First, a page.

Dale Earnhardt Jr

Off to best start of his career, Dale Earnhardt Jr. proving he’s for real in 2014


Second may be the first loser, but for Dale Earnhardt Jr., finishing second in Sunday’s The Profit on CNBC 500 at Phoenix International Raceway was a continuation of the best season start in his 15-year Sprint Cup career.

After winning his second Daytona 500 last Sunday, Earnhardt in the following days went on a monumental victory lap across the country to celebrate with media and fans across the country.

And while sleep was rare this past week as he jetted from town to town, Earnhardt was wide awake and on top of his game in Sunday’s race.

He could have potentially made it two wins in a row, but Kevin Harvick held him off on the final lap to relegate Junior to runner-up status.

Granted, there are still 34 races left, but a first and second place finish in the first two events, coupled with Earnhardt remaining atop the Sprint Cup standings, bodes well for NASCAR’s Most Popular Driver the last 11 years.

That he did well at Phoenix was not exactly a surprise, per se. Earnhardt used to do very well at the one-mile flat track.

In four straight races from 2002 through the spring race in 2005, Earnhardt drove his Dale Earnhardt Inc. No. 8 to two wins and two other top-five finishes.

Ironically, when he move to Hendrick Motorsports in 2008, Junior began a performance nosedive at PIR.

From his first race in 2008 under the Hendrick banner through the end of 2012 – 10 races in total – Earnhardt managed no wins and just three top-10s.

But things began to turn around last year in a big way. In the second race of 2013, he started 21st and finished fifth. In last year’s fall Chase race, the second-to-last race of the season, he started 11th and finished fourth.

And then came Sunday. He started fifth, ran in the top-five almost the entire race and came home with a solid second-place finish.

Is Junior really and truly for real in 2014?

So far, so good, it would appear.

“I hope everybody enjoyed the race,” Earnhardt said. “We were really working out butts of there and giving it everything we had.”

And they most certainly did a good job, indeed.

While some cynics looked at Phoenix as a better measuring stick if Earnhardt is for real after his win at Daytona, next Sunday’s race in Las Vegas may actually be the best measuring stick of all.

Earlier in his career, he excelled on 1.5-mile tracks. But much like the way his early good fortune at PIR morphed to misfortune for several years, such has been the case for Earnhardt over the last few years, as well.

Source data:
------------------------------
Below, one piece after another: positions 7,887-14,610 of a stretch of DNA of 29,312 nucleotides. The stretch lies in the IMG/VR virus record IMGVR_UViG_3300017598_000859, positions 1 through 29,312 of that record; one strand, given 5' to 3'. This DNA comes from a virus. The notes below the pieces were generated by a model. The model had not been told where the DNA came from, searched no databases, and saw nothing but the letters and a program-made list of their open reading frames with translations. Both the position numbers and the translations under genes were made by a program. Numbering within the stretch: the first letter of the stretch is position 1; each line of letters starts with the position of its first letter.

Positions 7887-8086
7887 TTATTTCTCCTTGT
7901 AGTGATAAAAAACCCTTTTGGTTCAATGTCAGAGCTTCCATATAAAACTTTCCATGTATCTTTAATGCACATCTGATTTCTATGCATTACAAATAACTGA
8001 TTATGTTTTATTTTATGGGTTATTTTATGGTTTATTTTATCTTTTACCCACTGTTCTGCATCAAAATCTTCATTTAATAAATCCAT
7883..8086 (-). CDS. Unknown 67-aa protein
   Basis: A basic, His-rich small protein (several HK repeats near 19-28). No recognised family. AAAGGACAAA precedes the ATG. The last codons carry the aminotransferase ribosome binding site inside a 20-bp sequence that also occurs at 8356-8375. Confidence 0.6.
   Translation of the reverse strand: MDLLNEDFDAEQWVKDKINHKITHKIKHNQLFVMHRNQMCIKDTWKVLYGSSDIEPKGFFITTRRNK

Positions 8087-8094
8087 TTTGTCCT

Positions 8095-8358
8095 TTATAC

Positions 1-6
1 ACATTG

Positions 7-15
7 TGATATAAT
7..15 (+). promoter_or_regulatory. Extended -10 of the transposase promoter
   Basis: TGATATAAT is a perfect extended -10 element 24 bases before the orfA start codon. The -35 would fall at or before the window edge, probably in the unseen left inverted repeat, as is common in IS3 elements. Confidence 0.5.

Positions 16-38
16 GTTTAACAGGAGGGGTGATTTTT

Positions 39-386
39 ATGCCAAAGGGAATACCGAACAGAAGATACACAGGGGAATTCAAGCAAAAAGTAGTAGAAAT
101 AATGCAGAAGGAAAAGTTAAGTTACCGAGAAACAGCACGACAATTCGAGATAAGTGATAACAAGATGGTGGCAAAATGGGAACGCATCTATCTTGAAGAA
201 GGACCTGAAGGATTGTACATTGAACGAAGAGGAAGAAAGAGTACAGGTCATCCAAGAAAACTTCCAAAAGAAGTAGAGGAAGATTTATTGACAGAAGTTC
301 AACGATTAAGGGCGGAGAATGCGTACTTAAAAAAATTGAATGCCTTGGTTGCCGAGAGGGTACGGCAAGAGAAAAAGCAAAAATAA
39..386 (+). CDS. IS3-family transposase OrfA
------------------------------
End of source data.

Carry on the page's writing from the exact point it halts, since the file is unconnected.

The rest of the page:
He began to climb out of the void last season. Even though he didn’t win a race in 2013, he did very well on several 1.5-mile or larger tracks: including fifth at Las Vegas, second at Fontana (a 2.0-mile track), 12th at Kentucky and eighth at Atlanta.

But it was in the Chase for the Sprint Cup that Earnhardt took things to a whole other level, especially in the closing stages of the season.

In addition to a sixth-place finish at New Hampshire and runner-up at Dover, he was eighth at Kansas, 15th at Charlotte, second at Talladega, eighth at Martinsville, second at Texas, fourth at Phoenix and third in the season finale at Homestead.

That’s why what Junior has done thus far in the first two races in 2014 isn’t all that much of a surprise in many ways.

He was a win waiting to happen last season, which he finally got a little late last week at Daytona. And other than eventual champion Jimmie Johnson, Earnhardt was the most consistent driver during last year’s Chase.

“I think we just got a lot of momentum carried over from last year,” Earnhardt said. “We were running well in the Chase.  I think the Chase performance we had got us pretty excited, real happy to look forward to this season.”

And that’s why there was absolutely no reason why he couldn’t pick up in 2014 where he left off in 2013.

And that’s exactly what he has done. He has a great chance to win for the first time at Las Vegas and keep his outstanding start to this season going.

“(Crew chief Steve Letarte) and those guys just keep getting better and better,” Earnhardt said. “These cars I’m driving I think are the best in the garage.”

And it certainly helps when you have the best driver in the garage thus far this season behind the wheel.

Follow me @JerryBonkowski

Williams hopes to improve on 2014 performance in Russian GP

Leave a comment

At this weekend’s Russian GP, Williams Martini Racing is looking for more of the same from Valtteri Bottas and a little improvement from Felipe Massa.

Last year, Bottas started and finished third while Lewis Hamilton ran away with the win, finishing 13 seconds over Nico Rosberg and 17 over Bottas in the inaugural race at the Sochi Autodrom.

Meanwhile, Massa started 18th after a fuel flow issue knocked him out of the first round of qualifying and managed an 11th-place finish.

Bottas and Massa enter the Sochi race fifth and sixth in the driver standings.

“We had a good result last year in Russia so we’re expecting another strong weekend and a good collection of points,” said Bottas in a release. “We all know the track now and it has a really good flow, with the long straights a good fit for our car.”

Bottas has finished in the top five in each of the last three races, two of which were won by Hamilton.

“Pace-wise we were close to Mercedes in Japan and I think we can be close again in Sochi, just like we were in 2014,” Bottas said, who also noted after Japan the team is set to turn its focus to its 2016 car.